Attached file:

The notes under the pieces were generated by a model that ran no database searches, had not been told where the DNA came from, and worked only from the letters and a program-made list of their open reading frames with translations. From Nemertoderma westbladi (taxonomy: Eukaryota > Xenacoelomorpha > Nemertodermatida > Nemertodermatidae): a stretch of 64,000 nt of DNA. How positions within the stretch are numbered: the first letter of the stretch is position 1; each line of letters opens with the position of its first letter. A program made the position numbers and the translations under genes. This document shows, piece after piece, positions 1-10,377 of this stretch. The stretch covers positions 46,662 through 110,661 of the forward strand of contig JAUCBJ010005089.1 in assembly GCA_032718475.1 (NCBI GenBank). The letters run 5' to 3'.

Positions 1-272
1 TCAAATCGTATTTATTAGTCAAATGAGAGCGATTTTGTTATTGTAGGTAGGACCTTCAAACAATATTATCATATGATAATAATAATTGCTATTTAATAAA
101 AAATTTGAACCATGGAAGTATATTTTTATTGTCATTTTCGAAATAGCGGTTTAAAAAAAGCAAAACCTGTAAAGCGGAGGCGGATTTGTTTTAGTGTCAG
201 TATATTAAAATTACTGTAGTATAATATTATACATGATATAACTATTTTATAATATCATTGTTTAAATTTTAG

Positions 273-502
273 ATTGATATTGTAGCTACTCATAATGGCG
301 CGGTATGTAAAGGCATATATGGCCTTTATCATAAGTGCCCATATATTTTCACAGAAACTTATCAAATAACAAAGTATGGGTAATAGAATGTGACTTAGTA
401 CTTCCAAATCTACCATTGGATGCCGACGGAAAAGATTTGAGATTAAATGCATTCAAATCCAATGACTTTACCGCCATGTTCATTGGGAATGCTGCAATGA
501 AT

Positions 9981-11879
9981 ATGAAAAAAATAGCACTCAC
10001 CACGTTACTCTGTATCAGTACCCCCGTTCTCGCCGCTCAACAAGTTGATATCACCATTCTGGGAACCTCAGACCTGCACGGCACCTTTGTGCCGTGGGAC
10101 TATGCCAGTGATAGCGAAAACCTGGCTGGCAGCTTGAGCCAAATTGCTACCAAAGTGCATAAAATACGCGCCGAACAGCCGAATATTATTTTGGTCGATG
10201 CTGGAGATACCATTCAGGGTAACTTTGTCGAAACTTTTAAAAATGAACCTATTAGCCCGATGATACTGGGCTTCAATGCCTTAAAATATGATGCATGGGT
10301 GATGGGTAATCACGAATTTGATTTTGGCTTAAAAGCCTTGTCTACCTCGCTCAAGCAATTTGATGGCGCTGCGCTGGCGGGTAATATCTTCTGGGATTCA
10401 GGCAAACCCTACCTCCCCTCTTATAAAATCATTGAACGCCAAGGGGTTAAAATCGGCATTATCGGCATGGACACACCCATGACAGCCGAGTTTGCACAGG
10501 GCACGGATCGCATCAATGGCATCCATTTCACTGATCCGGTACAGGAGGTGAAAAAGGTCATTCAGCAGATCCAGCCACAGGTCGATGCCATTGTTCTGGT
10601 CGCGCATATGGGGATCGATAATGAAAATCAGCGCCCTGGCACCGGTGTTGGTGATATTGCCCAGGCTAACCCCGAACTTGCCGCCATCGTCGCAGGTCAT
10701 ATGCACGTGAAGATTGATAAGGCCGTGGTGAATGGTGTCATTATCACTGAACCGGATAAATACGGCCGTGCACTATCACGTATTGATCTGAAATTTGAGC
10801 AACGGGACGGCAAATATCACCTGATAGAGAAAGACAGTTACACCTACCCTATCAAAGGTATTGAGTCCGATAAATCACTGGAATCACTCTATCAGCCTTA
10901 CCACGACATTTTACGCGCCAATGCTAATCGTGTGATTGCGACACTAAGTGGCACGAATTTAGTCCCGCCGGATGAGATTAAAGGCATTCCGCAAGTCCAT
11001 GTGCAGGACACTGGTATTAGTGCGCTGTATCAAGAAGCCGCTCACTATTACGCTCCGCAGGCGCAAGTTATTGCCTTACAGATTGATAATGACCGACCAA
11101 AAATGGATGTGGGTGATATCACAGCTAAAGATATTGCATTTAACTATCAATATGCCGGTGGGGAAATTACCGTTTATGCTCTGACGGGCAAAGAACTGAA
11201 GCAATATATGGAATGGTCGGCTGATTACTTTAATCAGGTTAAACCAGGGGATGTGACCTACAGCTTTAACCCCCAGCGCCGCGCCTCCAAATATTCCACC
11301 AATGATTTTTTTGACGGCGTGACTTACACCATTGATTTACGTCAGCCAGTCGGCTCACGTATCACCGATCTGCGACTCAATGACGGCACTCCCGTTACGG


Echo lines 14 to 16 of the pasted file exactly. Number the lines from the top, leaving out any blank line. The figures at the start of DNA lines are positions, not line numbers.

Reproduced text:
10101 TATGCCAGTGATAGCGAAAACCTGGCTGGCAGCTTGAGCCAAATTGCTACCAAAGTGCATAAAATACGCGCCGAACAGCCGAATATTATTTTGGTCGATG
10201 CTGGAGATACCATTCAGGGTAACTTTGTCGAAACTTTTAAAAATGAACCTATTAGCCCGATGATACTGGGCTTCAATGCCTTAAAATATGATGCATGGGT
10301 GATGGGTAATCACGAATTTGATTTTGGCTTAAAAGCCTTGTCTACCTCGCTCAAGCAATTTGATGGCGCTGCGCTGGCGGGTAATATCTTCTGGGATTCA